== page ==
"I like these calm little moments before the storm" are the first lines of dialogue uttered in my favorite scene from Luc Besson's Léon: The Professional. The sentiment is offered up by the drug-addled, crooked cop Stansfield (Gary Oldman) right before he barges into the apartment of Mathilda's (a very young Natalie Portman) parents and starts blasting everything that moves with his shotgun while humming Beethoven.

Besson's film has no shortage of fantastic sequences -- most of them involving star Jean Reno – but Oldman's blitzkrieg on the unsuspecting family is a pitch-perfect encapsulation of everything that makes Léon so utterly fantastic. The sequence is shot inside a small apartment, with Oldman stalking through narrow hallways and popping in and out of rooms like a Satanic Jack-in-the-Box while the family scurries in a futile attempt to avoid his wrath. While many of today's action films love to take a "bigger is better" approach when it comes to staging set-pieces, Besson's concept of the scene is more impressive because of the cramped confines. The hallways are so thin that Oldman fills them almost completely, creating subtle visual tension because the audience understands intrinsically that there's no way to get around him.

No less remarkable is composer – and frequent Besson collaborator -- Éric Serra's score. Stansfield might love classical music, but the soundtrack for this particular scene is much more sensuous and dark, featuring a Middle Eastern vibe that starts out slowly and builds as the violence escalates. Oldman mentions that for this kind of work, Mozart was "a little bit light". Such is not the case with Serra, whose seductively lush and heavy musical selection adds yet another layer of depth to an already compelling sequence. However, what really makes this scene work can be summed up in two words: Gary Oldman. Oldman isn't given an abundance of screentime in Léon, but he makes every second he's in front of the camera unforgettable.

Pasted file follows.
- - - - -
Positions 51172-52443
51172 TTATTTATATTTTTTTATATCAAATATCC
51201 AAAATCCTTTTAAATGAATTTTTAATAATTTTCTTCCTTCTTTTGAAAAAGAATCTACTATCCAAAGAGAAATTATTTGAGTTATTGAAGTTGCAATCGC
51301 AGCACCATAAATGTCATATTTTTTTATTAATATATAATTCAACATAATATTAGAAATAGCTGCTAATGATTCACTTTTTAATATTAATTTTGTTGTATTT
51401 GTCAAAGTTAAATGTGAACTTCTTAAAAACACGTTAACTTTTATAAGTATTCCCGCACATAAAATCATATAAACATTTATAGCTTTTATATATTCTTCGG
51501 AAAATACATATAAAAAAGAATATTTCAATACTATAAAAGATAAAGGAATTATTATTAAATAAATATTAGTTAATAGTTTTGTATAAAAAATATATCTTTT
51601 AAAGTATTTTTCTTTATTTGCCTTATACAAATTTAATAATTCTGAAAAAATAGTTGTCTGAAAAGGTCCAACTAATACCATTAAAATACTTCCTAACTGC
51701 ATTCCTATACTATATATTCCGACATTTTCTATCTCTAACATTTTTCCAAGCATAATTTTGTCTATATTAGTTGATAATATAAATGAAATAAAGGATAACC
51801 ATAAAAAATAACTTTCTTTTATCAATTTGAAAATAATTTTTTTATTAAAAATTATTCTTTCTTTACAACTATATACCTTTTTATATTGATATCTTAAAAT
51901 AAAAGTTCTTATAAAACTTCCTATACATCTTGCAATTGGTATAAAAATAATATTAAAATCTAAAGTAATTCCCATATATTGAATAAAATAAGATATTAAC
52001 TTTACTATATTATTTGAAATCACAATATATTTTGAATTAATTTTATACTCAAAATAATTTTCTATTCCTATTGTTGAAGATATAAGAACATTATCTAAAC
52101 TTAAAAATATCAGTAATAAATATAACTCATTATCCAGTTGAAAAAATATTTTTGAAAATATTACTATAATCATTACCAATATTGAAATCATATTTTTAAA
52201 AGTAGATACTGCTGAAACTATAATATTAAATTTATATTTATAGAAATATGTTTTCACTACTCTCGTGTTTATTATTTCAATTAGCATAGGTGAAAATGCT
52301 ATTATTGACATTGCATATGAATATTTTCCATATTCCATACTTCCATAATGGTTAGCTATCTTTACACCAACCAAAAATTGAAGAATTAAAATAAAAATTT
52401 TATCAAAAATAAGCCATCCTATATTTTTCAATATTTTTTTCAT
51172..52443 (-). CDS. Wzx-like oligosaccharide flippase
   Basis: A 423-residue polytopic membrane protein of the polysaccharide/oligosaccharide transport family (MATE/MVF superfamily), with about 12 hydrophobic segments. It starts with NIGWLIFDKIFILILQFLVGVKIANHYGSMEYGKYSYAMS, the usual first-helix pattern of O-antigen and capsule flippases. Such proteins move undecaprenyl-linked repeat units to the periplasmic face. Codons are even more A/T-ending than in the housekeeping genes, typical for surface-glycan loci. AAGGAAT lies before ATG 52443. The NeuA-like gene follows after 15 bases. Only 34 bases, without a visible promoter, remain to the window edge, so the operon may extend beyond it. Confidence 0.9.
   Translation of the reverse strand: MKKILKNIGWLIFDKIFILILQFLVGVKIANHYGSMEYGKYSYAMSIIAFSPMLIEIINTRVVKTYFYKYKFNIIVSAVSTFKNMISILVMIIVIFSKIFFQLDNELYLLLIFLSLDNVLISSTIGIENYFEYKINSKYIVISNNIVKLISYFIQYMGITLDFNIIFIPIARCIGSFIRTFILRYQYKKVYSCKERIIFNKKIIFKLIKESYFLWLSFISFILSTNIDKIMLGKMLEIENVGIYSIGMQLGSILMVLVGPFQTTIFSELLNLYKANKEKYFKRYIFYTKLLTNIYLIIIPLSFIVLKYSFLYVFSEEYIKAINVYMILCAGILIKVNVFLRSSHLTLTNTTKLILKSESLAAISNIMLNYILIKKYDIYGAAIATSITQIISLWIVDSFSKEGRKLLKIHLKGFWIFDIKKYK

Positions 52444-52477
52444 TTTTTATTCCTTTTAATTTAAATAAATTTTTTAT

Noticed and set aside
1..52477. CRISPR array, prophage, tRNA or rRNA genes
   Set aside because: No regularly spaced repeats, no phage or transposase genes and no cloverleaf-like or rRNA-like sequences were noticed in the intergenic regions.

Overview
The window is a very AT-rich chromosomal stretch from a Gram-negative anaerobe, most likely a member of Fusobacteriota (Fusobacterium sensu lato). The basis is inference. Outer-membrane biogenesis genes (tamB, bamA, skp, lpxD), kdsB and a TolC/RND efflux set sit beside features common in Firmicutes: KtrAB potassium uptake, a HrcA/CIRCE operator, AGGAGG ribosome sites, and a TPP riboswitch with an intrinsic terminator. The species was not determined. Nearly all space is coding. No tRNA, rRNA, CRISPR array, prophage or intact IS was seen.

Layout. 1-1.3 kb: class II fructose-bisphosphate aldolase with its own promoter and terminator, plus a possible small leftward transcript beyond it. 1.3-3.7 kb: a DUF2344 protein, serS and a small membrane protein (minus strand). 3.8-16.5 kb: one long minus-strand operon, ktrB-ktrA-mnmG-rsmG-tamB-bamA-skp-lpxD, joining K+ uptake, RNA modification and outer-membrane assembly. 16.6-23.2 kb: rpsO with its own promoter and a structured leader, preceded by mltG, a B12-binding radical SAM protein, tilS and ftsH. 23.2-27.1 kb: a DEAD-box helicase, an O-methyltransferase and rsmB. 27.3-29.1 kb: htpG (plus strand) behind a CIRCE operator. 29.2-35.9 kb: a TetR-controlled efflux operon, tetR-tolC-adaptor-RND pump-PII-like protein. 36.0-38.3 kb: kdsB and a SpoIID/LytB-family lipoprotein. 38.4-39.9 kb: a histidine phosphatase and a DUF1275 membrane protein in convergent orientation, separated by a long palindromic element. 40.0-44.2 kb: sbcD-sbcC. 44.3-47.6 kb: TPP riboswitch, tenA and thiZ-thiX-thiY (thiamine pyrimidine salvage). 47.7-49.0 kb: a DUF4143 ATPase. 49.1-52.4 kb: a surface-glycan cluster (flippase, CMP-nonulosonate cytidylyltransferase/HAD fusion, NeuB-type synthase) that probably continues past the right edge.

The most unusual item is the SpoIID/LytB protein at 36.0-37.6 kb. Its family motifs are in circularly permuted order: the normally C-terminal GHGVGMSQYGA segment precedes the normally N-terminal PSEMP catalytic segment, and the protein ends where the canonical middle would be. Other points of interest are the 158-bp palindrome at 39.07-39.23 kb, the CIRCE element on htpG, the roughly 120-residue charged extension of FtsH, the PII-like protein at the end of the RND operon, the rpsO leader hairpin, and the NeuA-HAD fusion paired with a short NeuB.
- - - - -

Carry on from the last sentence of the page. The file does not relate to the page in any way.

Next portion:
This scene is his best in the entire film, starting with the strange, almost snake-like way he crunches his pill in the opening through to his final advice to Mathilda's father to "check out Brahms, he's good too" after he's just finished killing almost all of the man's family. Oldman's Stansfield is eerily reminiscent of a real-life version of The Joker - a psychopath with a very bizarre sense of humor – and he's more terrifying because of it. Anyone who can go from shotgunning innocent people to dispensing advice about classical music in the span of a few minutes is a scary individual and a worthy adversary for even the best protagonist. It's not all about the dialogue, though. Oldman imbues Stansfield with some exaggerated physical gestures, including not only his oddly intriguing way of popping his pills, but the way he parts the beaded curtain when entering the bedroom to pantomiming playing the piano while discussing his feelings about Mozart. I'm hesitant to call Oldman's performance subtle, since Stansfield is so over-the-top, but the actor certainly makes the character memorable. Honestly, I've only scratched the surface when it comes to everything I love about this scene -- but instead of spelling it all out, I'd rather you check it out for yourself below and let me know if you dig it as much as I do.